Unread|y? Aye,| and glad | we escaped | so well.
 
REIGNIER
             ,        ,         ,          ,           ,
      Twas time |(I trow)| to wake | and leave | our beds,
        ,         ,       ,         ,        ,
      Hearing | alar|ums at | our cham|ber-doors.
 
ALENCON
       .  T   T   T            ,        ,          ,
      Of all exploits |since^first | I fol|lowed arms,
        ,    ,         2     T   T   T      ,
      Nere heard / I of a | warlike en|terprise
            ,      ,        ,     ,            ,
      More ven|turous | or des|perate | than this.
 
BASTARD OF ORLEANS
          ,           ,       ,       ,          ,
      I think | this Tal|bot be | a fiend | of hell.
 
REIGNIER
          ,         ,          ,        ,     ,   2
      If not | of hell,| the heav|ens sure | favor him.
 
ALENCON
            ,         ,         ,       ,         ,
50    Here com|eth Charles:| I mar|vel how | he sped?
 
BASTARD OF ORLEANS
            ,      ,         ,       ,         ,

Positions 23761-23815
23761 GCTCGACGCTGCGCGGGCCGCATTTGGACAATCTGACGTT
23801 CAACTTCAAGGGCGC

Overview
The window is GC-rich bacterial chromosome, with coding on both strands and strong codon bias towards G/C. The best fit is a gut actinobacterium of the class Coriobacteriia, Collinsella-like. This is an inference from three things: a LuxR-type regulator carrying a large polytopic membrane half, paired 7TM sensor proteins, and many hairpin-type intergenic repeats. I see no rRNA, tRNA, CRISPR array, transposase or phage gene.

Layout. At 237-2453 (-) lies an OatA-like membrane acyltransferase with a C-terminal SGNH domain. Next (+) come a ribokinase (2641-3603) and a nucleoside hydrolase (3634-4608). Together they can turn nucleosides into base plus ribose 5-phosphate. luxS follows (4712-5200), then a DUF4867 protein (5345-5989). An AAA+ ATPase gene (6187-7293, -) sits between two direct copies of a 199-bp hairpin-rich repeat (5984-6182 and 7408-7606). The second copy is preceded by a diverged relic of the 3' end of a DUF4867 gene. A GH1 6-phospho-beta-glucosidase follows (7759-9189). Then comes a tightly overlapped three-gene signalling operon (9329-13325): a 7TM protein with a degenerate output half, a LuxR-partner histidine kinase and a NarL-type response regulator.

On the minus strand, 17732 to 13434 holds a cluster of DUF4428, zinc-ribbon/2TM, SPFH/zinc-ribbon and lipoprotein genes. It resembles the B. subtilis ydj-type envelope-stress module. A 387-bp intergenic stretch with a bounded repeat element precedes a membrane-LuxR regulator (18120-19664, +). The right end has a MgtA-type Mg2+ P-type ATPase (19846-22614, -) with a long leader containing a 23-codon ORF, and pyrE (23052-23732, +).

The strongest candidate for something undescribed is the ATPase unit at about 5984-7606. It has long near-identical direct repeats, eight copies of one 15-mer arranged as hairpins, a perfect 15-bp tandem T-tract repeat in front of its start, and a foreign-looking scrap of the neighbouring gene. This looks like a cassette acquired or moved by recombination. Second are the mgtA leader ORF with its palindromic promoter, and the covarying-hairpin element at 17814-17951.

Tut, ho|ly Joan | was his | defen|sive guard.
 
      [Enter CHARLES and JOAN LA PUCELLE]
 
CHARLES
           ,         ,          ,       ,         ,
      Is this | thy cun|ning, thou | deceit|ful dame?
              ,         ,          ,       ,       ,
      Didst thou | at first,| to flat|ter us | withal,
        ,           ,       ,      ,        ,
      Make us | partak|ers of | a lit|tle gain,
            ,          ,           ,         ,          ,
      That now | our loss | might be | ten times | so much?
 
JOAN LA PUCELLE
         ,              ,         ,         ,           ,
      Wherefore | is Charles | impa|tient with | his friend?
          ,      ,                ,         ,        ,
      At all | times will | you have | my power | alike.
        ,            ,        ,        ,          ,
      Sleeping | or wak|ing must | I still | prevail,
           ,          ,          ,          ,         ,
      Or will | you blame | and lay | the fault | on me?
          ,    2    ,          ,           ,            ,
60    Improv|ident sol|diers, had | your watch | been good,
            ,       ,         ,       ,             x
      This sud|den mis|chief nev|er could | have fallen.
 
CHARLES
        ,        ,    ,                ,        ,
      Duke of | Alen|con, this | was your | default,
            ,      ,        ,         ,         ,
      That be|ing cap|tain of | the watch | tonight,